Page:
By: James B. Sherman, Esq.
Despite the growing number of United States Supreme Court decisions favoring arbitration as a legitimate alternative to litigation, the National Labor Relations Board (NLRB) is continuing its attempt to play a major role in regulating arbitration agreements in the workplace. Those familiar with this issue may recall the controversial D.R. Horton decision, in which the NLRB attempted to declare arbitration agreements as violative of federal labor law if they prevented employees from bringing class-action lawsuits. The Board's rational in Horton was to equate class-action lawsuits with "concerted activities" protected under Section 7 of the National Labor Relations Act (NLRA) of 1947.
At least three U.S. Courts of Appeal have found the NLRB's decision in D.R. Horton to be an erroneous interpretation of the NLRA. More recently, on November 8, 2013, an Administrative Law Judge (ALJ) of the NLRB ruled in Chesapeake Energy Corp. that the Horton decision can no longer "be sustained" in light of the Supreme Court's recent decision in American Express Co. v. Italian Colors Restaurants, which favored an arbitration clause that barred class-action claims. However, the ALJ in Chesapeake went on to say that the arbitration provision in question still violated federal labor law for an entirely different reason. The ALJ found the agreement to be unlawful because it precluded employees from exercising their right to go to the NLRB with their claims.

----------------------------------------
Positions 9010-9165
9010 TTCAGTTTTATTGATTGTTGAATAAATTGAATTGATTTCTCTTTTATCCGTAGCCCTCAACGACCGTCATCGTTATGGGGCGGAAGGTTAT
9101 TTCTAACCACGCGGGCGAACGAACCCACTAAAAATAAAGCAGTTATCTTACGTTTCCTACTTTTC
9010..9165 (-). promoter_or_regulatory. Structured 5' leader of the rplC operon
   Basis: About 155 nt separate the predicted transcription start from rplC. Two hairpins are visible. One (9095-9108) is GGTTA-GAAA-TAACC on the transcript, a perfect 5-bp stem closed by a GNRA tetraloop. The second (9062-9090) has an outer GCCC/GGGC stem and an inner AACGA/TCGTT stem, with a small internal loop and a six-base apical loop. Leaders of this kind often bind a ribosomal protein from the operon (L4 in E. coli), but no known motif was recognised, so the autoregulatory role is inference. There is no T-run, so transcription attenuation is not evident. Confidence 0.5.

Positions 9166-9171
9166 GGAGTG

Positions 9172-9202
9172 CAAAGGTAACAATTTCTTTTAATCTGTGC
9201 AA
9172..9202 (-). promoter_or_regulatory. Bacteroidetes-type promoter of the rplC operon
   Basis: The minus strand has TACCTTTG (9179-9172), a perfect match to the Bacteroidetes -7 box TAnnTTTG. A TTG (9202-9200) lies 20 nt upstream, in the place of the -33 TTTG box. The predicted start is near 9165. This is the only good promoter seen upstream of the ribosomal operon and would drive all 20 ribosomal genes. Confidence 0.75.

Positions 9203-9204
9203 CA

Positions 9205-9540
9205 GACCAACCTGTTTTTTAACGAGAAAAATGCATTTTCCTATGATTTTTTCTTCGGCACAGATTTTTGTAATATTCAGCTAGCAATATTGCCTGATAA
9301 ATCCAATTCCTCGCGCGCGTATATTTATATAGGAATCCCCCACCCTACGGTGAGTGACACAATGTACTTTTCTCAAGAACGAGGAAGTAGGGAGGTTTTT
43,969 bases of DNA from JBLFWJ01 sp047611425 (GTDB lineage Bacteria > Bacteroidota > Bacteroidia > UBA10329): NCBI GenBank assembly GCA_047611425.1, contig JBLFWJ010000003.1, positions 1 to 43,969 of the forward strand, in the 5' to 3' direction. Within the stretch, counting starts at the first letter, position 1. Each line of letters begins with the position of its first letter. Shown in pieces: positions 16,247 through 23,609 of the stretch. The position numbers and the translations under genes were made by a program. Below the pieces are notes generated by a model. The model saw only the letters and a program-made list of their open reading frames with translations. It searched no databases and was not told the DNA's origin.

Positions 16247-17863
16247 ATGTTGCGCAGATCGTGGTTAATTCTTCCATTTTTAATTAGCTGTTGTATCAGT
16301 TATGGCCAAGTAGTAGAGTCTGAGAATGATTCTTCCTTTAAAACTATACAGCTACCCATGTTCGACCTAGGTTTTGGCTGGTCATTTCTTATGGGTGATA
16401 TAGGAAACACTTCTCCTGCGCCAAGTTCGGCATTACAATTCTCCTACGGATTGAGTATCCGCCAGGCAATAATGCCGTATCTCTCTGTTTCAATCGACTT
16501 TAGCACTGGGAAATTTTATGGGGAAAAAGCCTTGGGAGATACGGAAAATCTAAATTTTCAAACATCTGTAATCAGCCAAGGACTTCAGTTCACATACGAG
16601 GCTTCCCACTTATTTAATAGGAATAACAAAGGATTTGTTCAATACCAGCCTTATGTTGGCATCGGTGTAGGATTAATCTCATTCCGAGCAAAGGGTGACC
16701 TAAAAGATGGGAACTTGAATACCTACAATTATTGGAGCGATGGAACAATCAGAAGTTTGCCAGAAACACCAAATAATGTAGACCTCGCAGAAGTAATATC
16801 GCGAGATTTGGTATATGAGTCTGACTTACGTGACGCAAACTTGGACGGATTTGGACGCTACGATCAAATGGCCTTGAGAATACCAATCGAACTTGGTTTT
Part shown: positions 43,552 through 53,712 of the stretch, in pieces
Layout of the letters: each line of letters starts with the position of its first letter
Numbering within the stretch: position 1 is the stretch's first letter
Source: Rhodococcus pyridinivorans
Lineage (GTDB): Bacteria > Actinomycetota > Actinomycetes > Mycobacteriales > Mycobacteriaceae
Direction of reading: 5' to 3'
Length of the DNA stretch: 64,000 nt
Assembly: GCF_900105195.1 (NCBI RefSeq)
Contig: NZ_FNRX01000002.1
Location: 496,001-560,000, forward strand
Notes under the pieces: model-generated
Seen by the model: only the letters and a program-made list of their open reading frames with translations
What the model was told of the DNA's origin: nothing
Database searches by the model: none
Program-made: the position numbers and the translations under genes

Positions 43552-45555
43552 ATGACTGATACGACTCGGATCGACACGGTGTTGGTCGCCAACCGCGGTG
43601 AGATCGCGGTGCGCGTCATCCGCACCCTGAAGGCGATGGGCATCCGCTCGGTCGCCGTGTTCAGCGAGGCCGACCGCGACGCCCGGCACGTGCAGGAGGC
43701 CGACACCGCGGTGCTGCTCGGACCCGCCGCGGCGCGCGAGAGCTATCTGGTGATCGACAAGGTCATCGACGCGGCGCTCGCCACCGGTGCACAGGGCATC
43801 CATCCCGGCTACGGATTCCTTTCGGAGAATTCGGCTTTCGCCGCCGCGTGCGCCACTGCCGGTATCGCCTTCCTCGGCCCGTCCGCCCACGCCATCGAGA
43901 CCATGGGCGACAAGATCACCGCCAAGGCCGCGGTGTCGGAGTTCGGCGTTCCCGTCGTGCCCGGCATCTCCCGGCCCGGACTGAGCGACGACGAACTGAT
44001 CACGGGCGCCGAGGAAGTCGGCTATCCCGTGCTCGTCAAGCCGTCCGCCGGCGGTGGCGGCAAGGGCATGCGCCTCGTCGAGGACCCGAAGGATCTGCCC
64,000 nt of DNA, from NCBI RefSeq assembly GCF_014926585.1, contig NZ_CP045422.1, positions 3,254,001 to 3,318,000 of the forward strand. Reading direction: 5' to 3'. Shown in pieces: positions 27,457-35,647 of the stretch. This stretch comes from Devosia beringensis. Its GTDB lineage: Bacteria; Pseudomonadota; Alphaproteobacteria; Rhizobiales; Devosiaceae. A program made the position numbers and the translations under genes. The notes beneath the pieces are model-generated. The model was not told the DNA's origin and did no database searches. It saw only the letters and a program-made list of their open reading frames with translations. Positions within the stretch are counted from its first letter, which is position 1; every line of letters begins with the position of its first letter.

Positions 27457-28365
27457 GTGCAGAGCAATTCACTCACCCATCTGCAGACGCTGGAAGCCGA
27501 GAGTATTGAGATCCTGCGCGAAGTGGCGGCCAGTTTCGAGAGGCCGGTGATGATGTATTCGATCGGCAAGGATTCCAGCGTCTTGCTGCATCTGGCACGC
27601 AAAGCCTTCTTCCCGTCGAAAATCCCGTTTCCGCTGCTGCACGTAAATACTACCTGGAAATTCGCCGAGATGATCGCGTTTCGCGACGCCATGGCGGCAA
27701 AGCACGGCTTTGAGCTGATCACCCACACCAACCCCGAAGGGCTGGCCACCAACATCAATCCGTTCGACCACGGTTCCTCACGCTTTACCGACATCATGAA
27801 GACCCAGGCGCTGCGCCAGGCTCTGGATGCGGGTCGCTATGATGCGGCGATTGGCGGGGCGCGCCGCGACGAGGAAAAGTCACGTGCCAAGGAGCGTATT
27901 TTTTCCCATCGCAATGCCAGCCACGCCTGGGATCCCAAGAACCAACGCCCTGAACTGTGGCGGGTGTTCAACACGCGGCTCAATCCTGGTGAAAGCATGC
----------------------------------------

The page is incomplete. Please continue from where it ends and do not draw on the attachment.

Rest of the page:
Many employers favor agreements with their employees that mandate arbitration to resolve any disputes arising out of their employment. The NLRB's attempt to invalidate such agreements through the questionable rationale of its D.R. Horton decision appears to have been a flop. The recent Chesapeake ruling, by contrast, may rest on sounder legal theory supported by existing court decisions. Specifically, existing cases have held that severance agreements that bar or waive an employee's right to file a charge with the Equal Employment Opportunity Commission (EEOC) violate federal employment law. Therefore, it follows that arbitration agreements forcing employees to bring their work-related grievances solely to arbitration, thereby preventing employees from filing charges with the NLRB, the EEOC, etc. would be unlawful.
The good news is that there is a ready-made solution to/way around this problem. Just as management-side employment lawyers satisfy the EEOC issue by including language in severance agreements that allow employees to file charges, but waive any right of recovering any monetary award through the EEOC, similar language can be included in an arbitration agreement to solve the NLRB's newfound issue. True, the NLRB might choose to pursue claims and remedies available under the NLRA, but employees would be limited to any monetary recovery obtained in arbitration. Moreover, Board precedent that has been around for decades would require the NLRB to defer to arbitration and do nothing with any charge until after arbitration takes place - its so-called "deferral rule." For help determining whether arbitration is right for your company, or drafting/amending arbitration agreements to keep ahead of the many decisions coming out of the NLRB, the courts and other agencies, contact the experienced attorneys of Wessels Sherman.